Saw this recent article on John Hughes. My teenage angst came flooding back as I read it. I think demographically I was the perfect target for the genre he created. When "Sixteen Candles" came out, I was (1) sixteen, and (2) an emotional outsider seeking some validation.
As the article points out, Hughes switched the game and told all of his stories from the outsider's perspective. In fact, Hughes' best known film (though not my favorite) is "The Breakfast Club" where Hughes implies that we are ALL outsiders, no matter how we classify ourselves. My public school was similarly governed by cliques... divided into athletes, stage performers, brainiacs, and those who inhabited the smoking lounge (how was this ever an approved and authorized option for 14 year olds?). There were many options for self-segregation...
I didn't know anyone who was gay and "out" (though some of my suspicions have since been confirmed -- more surprising are the ones that weren't). But my high school would not have been the most accommodating environment for the first one to try. We certainly used homophobic insults with little discretion.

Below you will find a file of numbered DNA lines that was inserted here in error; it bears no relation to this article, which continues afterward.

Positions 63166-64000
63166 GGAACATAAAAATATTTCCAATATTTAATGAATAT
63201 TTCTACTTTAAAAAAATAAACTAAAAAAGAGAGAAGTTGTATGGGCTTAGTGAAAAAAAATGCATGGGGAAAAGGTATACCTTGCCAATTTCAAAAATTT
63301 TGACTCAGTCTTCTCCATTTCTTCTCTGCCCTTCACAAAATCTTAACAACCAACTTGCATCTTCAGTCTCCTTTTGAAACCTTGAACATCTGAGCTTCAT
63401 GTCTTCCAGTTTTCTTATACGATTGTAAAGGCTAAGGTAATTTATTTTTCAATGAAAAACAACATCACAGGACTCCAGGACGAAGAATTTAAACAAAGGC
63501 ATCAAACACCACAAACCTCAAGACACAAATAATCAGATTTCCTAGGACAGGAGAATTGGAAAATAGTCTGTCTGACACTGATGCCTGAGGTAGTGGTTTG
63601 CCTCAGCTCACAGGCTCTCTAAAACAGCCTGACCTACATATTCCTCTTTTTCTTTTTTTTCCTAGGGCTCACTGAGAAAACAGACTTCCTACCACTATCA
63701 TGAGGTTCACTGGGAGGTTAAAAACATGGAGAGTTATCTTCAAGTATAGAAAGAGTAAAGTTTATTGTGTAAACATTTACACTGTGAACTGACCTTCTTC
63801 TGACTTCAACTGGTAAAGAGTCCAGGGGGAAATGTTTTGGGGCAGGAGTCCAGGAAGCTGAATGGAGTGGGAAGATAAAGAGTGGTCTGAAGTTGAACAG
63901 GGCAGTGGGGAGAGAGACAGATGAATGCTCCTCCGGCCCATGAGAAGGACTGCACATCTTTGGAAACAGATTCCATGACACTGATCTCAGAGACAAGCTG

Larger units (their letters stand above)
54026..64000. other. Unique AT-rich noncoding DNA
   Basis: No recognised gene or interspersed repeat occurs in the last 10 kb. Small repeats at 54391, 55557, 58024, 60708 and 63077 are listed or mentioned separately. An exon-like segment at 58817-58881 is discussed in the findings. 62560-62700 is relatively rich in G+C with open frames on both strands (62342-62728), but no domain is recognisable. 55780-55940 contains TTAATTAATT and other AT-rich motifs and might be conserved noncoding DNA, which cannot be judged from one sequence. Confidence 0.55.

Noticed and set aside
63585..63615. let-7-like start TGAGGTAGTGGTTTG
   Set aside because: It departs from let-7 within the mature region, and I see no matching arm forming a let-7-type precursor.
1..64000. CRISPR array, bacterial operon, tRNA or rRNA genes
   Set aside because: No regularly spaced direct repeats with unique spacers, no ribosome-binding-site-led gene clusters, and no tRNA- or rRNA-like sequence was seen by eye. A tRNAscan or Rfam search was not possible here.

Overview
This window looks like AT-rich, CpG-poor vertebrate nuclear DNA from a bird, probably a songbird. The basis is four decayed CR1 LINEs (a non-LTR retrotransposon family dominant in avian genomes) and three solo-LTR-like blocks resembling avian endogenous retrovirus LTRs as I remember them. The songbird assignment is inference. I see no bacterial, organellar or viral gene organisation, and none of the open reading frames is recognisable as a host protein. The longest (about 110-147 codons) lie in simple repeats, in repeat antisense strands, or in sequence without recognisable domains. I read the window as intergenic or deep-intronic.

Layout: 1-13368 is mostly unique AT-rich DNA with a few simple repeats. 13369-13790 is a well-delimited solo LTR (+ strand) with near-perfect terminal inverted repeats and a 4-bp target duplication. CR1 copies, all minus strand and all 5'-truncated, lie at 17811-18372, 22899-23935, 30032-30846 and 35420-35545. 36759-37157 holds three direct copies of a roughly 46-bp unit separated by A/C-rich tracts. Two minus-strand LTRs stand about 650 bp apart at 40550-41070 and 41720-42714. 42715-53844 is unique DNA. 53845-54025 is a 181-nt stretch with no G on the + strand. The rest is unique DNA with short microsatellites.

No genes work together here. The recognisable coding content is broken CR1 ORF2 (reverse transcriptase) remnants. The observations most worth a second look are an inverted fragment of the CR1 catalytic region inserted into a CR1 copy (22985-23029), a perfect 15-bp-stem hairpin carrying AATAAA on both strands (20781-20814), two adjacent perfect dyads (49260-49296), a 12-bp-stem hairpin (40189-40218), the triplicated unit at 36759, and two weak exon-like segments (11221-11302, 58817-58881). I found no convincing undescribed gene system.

In not a small way, I'm sure that these films made me a more accepting and tolerant person. You've met some of my high school friends, GG, and must know that if I am open-minded, it's not due to engaging in enlightening discourse with them.
I don't deserve any extra credit for being your friend, Gay Guy. Well, I do... for so many reasons, but not because you're gay, I should say. But if it took some growing up on my part to see value in people that I don't totally understand, I have to give some credit to Hughes and his films.
He made 6 "outsider" films from 84 to 87, some better than others, but all arriving between my 16th and 19th birthdays. And I'm sure I didn't miss a single one.
- Sixteen Candles (1984)
- Weird Science (1985)
- The Breakfast Club (1985)
- Pretty in Pink (1986)
- Ferris Bueller's Day Off (1986)
- Some Kind of Wonderful (1987)
You mentioned that you identified with the outcast Rudolph from the holiday special, just wondering if these or any other mainstream films has a similar impact on you.
What films changed your perspective? Join the discussion here.